Wyoming was home to native people, who lived by hunting elk, deer, and bison, long before Europeans arrived. Fur trappers came in the early 1800s. Settlers trekked across the west on the Oregon Trail; some of them bound for Utah, others for Oregon, California, and Washington. Few stayed in Wyoming and even today, the state’s population is only 600,000.
- Most of Wyoming is taken up in farmland, including pasture for cattle and fields of wheat and corn.
- Wyoming is also a rich source of coal, natural gas, industrial metals, and precious gems.
- The state is also known for its outdoor recreation, including skiing, snowmobiling, hiking, fishing, hunting, and boating. Thousands of tourists visit Jackson Hole, Grand Teton National Park, and Yellowstone, the world’s first national park.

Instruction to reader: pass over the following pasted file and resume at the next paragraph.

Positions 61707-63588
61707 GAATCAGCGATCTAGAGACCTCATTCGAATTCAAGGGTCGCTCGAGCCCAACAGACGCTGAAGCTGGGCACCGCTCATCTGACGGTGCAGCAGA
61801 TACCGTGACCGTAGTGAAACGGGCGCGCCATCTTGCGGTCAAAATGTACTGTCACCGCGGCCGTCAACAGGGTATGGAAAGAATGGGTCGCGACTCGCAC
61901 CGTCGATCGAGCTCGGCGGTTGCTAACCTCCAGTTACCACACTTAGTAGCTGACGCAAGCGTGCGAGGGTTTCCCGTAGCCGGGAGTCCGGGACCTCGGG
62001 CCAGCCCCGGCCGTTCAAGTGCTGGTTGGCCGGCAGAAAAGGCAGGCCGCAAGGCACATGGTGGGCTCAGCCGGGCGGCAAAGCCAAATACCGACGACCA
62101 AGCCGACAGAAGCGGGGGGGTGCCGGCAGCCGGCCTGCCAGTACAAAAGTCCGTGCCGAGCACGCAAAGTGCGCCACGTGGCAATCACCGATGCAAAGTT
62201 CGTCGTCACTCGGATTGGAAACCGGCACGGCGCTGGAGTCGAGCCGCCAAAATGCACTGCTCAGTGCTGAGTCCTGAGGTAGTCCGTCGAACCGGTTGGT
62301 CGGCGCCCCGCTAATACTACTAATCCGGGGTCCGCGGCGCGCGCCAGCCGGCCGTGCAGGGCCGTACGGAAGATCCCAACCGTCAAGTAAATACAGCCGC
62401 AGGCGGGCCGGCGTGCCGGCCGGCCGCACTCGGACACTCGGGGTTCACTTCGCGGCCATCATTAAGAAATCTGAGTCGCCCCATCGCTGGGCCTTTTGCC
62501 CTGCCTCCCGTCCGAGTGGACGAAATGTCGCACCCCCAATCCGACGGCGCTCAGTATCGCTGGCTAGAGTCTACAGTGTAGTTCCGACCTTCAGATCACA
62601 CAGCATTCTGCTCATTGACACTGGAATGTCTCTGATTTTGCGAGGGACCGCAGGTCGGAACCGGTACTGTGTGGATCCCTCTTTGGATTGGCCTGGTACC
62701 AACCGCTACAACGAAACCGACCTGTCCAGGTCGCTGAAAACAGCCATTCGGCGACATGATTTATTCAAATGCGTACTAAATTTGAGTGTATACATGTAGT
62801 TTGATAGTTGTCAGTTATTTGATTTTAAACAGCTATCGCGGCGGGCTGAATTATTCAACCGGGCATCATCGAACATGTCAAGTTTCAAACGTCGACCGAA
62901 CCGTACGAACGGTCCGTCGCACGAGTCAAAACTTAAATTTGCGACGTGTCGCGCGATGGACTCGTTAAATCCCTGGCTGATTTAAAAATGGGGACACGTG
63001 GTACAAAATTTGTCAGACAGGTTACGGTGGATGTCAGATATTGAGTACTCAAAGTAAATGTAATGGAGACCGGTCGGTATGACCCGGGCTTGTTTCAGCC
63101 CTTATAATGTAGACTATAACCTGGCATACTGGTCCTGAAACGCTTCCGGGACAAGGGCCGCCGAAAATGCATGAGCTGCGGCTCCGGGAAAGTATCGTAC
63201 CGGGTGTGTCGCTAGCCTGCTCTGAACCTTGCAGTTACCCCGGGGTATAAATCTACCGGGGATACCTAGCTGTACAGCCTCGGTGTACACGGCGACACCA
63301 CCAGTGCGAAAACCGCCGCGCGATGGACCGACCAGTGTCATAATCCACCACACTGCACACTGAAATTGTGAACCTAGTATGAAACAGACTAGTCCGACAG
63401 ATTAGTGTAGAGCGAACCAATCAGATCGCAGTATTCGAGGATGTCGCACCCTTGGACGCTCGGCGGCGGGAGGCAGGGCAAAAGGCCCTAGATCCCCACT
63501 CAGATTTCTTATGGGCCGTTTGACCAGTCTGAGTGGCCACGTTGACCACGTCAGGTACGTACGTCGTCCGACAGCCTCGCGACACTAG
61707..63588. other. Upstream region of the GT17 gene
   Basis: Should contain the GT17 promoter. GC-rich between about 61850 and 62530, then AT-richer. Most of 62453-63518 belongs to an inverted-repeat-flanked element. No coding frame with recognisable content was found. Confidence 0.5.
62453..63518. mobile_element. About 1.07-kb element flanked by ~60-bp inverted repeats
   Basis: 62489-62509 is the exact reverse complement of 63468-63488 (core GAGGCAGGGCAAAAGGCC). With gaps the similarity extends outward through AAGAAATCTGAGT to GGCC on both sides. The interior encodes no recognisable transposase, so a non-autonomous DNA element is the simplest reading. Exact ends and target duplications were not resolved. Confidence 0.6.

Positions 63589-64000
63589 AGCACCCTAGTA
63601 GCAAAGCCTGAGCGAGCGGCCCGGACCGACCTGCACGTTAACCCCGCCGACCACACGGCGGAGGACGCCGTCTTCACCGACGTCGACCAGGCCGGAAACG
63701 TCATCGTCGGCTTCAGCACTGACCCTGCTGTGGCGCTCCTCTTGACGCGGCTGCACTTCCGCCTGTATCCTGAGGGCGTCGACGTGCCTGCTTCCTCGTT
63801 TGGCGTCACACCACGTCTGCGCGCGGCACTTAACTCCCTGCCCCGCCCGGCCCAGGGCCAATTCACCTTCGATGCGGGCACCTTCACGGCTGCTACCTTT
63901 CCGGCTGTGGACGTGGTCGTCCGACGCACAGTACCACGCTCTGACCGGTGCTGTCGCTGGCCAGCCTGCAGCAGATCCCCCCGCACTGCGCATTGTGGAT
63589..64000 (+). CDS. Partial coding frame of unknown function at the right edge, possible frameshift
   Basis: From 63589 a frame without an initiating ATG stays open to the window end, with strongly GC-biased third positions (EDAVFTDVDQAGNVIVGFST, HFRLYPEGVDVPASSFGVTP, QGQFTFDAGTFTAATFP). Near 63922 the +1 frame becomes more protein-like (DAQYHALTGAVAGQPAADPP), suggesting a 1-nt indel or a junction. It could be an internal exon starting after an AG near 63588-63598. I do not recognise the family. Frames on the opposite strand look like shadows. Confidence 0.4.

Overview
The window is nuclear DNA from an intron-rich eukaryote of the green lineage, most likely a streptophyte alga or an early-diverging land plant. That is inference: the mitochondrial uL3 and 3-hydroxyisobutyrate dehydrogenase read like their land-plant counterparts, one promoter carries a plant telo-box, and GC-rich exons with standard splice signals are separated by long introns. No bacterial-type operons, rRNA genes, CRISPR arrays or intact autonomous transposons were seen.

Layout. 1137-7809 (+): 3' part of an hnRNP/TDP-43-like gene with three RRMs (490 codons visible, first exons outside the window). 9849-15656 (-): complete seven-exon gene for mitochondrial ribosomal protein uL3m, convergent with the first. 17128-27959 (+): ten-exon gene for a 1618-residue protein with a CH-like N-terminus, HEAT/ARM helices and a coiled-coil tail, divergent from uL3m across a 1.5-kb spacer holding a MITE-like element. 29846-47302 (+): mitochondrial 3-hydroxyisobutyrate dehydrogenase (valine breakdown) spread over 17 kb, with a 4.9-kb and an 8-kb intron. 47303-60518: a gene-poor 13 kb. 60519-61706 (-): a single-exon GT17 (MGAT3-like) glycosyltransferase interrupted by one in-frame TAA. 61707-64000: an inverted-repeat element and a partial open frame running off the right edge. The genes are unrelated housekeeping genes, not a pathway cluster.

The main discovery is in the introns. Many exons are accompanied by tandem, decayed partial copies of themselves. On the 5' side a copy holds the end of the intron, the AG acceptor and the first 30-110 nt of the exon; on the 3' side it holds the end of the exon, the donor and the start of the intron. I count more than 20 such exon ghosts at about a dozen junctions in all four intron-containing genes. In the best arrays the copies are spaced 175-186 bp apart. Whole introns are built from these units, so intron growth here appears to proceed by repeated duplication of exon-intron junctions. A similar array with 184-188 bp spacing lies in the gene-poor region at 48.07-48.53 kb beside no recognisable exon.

- The climate and terrain in most of Wyoming is harsh and rugged. Wyoming is known for long, cold, windy winters and short summers.
- Wolves were successfully reintroduced to Yellowstone in the 1990s. Today, more than 45 packs and 350 wolves live in the Rocky Mountains of Wyoming.
- More than 5,000 elk spend their winters in the National Elk Refuge in Jackson Hole. During the summer, the elk migrate to Yellowstone National Park.
State capital: Cheyenne (population, 59,466)
Largest city: Cheyenne (population, 59,466)
State flower: Indian paintbrush
State bird: Western Meadowlark
Watch a video about Wyoming.
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